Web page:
I found the following article last year, and am posting it here. I have no idea who wrote it, or when. It appears to be written by a non-Christian, but for all I know, it could have been written by a disenfranchised Christian. But whoever wrote it, it says a lot of things that I think and feel, and so I am posting it. Whether you like what is written below or not, please recognize that there are millions of people out there (both believers in Jesus and religious people) who empathize with what this person wrote. So here it is:
I went to church this Sunday; it was the first time in over a year and I was reminded once again why I will never be able to call myself a Christian. The people there were quite handsome, I’ll give them that. The building was beautiful, a masterpiece of architecture with a marble foyer and picturesque stained glass. There was greenery in every corner, which was about the only indication of life in the whole place. I sat on a very comfortable bench next to well-dressed people with plastic smiles full of bright white teeth.
The man in charge of music made us sing the same chorus over and over until everyone seemed to have convinced themselves that God was pleased, and then we all were told to greet one another. While an organ played some little diddy, a man extended his hand and asked me how I was, to which I replied, “Fine.” This happened three more times before I decided to tell the truth. “How are you this morning?” asked a perfect specimen of a young lady. “Horrible. Awful.” I replied. Her answer to my answer? “Well, praise God.” She never even heard me.
A few moments later a man approached the podium and talked about the great financial need of the church – apparently God was broke this weekend – and then he told us to give an offering as the Spirit led us. The Spirit didn’t say nothing to me so I didn’t give a dime when they passed the buckets – yes, an actual bucket – my way.
At this point it struck me that I had heard about the church, about money, about pastor so-and-so, but nobody had mentioned anything about Jesus. Seriously, not one word about their Christ. Oh, well, what did I care? I mean, after all, they were the Christians, not me.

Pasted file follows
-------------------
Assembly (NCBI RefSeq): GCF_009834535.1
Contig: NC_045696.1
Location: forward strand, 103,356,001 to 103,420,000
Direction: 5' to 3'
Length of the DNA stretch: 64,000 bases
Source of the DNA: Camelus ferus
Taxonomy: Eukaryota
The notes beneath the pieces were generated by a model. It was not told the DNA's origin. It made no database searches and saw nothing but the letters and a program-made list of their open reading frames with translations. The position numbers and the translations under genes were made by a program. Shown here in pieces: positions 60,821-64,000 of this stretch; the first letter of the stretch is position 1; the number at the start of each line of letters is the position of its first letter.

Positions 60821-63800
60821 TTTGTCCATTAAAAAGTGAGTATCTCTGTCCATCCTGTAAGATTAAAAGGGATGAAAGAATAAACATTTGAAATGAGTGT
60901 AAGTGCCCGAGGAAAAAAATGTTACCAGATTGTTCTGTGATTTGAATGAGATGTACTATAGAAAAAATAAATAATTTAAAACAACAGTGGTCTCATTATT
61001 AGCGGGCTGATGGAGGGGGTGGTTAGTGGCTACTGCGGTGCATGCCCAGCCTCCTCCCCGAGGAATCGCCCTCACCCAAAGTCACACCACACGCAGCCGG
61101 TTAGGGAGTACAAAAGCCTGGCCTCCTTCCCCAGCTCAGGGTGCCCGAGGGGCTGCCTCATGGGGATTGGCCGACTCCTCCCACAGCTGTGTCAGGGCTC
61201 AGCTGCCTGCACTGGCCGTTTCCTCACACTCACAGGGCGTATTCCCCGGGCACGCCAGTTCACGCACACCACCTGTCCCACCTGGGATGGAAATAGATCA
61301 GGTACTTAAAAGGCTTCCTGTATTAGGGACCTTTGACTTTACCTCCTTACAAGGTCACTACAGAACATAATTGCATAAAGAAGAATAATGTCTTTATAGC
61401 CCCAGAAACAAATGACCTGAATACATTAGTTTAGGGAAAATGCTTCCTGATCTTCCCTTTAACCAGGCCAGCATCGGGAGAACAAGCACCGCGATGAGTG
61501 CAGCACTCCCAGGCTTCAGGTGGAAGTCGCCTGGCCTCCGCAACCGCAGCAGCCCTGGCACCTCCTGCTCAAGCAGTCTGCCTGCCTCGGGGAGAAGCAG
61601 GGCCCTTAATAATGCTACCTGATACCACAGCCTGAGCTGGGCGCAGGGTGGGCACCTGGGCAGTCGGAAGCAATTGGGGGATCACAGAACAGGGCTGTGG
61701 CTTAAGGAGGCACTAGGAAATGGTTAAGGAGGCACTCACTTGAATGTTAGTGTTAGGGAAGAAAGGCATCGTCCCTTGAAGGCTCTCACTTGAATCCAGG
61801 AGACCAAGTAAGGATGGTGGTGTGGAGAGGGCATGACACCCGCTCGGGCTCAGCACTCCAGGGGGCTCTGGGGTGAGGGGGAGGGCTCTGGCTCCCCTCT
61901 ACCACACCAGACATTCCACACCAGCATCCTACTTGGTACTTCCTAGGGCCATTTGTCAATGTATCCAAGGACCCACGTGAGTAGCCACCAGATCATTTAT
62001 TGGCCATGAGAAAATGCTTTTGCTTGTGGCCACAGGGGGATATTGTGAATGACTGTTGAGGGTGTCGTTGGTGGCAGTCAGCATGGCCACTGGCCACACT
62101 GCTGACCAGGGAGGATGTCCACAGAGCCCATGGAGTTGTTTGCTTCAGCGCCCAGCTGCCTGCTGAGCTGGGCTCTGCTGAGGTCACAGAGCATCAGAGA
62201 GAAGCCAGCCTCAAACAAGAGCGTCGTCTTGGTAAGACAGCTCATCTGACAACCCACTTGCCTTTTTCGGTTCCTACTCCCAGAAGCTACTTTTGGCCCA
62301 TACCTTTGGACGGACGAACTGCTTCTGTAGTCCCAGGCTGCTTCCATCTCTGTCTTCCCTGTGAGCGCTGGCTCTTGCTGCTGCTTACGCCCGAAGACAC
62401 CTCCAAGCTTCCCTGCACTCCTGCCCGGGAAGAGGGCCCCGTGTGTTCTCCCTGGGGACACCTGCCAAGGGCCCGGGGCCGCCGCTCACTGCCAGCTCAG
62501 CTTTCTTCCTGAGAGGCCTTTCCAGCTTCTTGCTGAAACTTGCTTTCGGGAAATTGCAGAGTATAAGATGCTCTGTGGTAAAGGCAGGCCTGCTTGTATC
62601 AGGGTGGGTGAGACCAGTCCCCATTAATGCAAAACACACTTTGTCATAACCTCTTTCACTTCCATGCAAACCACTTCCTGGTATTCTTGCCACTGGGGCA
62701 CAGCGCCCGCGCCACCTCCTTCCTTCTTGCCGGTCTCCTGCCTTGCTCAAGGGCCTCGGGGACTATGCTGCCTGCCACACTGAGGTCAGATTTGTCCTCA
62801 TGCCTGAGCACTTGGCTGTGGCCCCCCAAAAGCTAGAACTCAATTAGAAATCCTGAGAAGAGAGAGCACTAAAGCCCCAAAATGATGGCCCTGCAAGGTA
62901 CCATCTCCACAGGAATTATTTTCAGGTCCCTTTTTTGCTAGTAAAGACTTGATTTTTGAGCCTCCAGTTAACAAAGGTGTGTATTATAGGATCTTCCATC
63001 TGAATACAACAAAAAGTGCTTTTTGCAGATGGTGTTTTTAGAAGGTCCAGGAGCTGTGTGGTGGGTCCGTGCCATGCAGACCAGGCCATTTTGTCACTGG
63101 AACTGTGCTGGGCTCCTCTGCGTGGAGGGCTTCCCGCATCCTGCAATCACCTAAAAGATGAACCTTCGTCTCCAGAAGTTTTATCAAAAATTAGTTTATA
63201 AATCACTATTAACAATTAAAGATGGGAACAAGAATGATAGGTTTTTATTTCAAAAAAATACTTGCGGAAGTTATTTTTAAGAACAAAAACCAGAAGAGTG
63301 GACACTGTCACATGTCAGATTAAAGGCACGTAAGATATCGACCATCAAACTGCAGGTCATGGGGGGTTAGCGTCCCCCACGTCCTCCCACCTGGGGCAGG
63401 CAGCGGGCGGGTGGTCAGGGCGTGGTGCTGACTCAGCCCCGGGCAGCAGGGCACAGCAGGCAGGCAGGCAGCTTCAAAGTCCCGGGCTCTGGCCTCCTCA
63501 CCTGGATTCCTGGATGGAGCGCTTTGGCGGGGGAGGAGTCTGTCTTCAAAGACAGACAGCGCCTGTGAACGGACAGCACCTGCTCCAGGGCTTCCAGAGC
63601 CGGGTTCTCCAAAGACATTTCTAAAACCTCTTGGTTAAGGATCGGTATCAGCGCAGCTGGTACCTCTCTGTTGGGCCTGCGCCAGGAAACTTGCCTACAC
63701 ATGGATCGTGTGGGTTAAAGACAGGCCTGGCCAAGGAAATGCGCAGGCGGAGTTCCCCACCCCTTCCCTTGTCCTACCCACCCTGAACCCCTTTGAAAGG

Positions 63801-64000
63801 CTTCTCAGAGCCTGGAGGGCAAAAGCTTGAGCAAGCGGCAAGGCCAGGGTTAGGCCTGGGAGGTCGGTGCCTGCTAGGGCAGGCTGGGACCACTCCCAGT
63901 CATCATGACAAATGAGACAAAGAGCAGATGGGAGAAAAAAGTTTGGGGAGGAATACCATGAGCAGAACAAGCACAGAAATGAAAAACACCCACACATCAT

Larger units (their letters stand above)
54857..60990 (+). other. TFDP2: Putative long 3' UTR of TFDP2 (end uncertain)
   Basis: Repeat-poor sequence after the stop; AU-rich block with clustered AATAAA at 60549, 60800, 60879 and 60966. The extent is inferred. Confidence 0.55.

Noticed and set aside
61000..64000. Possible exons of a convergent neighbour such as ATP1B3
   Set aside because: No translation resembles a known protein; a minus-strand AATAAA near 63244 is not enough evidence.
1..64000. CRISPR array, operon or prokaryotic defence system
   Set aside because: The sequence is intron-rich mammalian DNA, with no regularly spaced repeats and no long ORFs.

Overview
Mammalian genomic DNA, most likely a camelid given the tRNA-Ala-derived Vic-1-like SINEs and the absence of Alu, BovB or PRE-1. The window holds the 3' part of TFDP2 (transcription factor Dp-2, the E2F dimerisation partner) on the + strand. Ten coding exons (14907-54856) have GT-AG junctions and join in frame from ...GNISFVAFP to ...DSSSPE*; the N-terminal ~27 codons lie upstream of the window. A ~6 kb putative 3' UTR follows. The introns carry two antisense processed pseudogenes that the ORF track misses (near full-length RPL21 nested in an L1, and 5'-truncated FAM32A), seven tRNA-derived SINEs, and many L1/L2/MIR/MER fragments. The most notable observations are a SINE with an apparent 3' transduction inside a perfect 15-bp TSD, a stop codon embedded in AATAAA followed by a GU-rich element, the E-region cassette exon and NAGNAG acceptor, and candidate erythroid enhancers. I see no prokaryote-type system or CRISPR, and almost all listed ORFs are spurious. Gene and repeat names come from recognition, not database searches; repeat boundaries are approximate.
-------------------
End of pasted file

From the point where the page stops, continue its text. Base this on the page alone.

Still holding out hope that the day would not be a wash, I listened to their preacher as he asked us to turn to the book called Matthew. He read about Jesus telling the disciples to not worry about anything because God would feed and clothe them. Nothing wrong with that in my book. For the next fifteen minutes he told me and the other 500 plus people that everything was good, and not only good, but getting better. He told me not to judge anyone because they weren’t to judge me.
His big thought of the day was that we ought to take a meal to whoever was our next door neighbor and tell them that Jesus cares for them and so does the church. Hmmmmm. My neighbor’s name is Russ and he is heavily tattooed, curses like a sailor, and beats his wife every other weekend after sucking down a bottle of Jack Daniels. Somehow I didn’t think that fried chicken, apple pie, and a hugs-and-kisses message from Jesus was really going to impact him so I chose not to take the preacher’s advice.
At the end of his little chat, we all bowed our heads and reminded ourselves of how good God is, how good we are, and how good it is to be good. Funny…in spit of being reminded how grand is my state of being, I left feeling rather bad.
Actually, it didn’t even rise to level of bad, it was the saturation of nothingness… irrelevance… and needlessness. I wondered if anyone else had caught this bug during the last hour or waste. What would have made the difference? I’m really not sure. Maybe a tear, maybe a glitch in the flow of the ultra-smooth program, maybe a torn page in the hymn book to let me know that imperfections were allowed in this church. I mean, the babies didn’t even cry, for goodness sake. Maybe a preacher with less of an ego and more of a soul might have helped.
I don’t know; I honestly went there hoping to find this Jesus that my friend tells me I so desperately need. All I found was a group of mannequins who resemble a Hollywood cast party more than a group of people with an in-road to God. I’ll take Jesus any day that I can find him, but you can keep your Christianity. I mean, I can find insignificance in life without God and His polished posse.
I may not be a Christian, but I can tell you one thing, the only time I know of that Jesus went to a place of worship like the one I attended last Sunday, it is my understanding that he turned over their tables, called them thieves, and ran them all out so that they could think about what the house of God was really supposed to be. Maybe if I had seen that from someone this past Sunday, Christianity would be more appealing.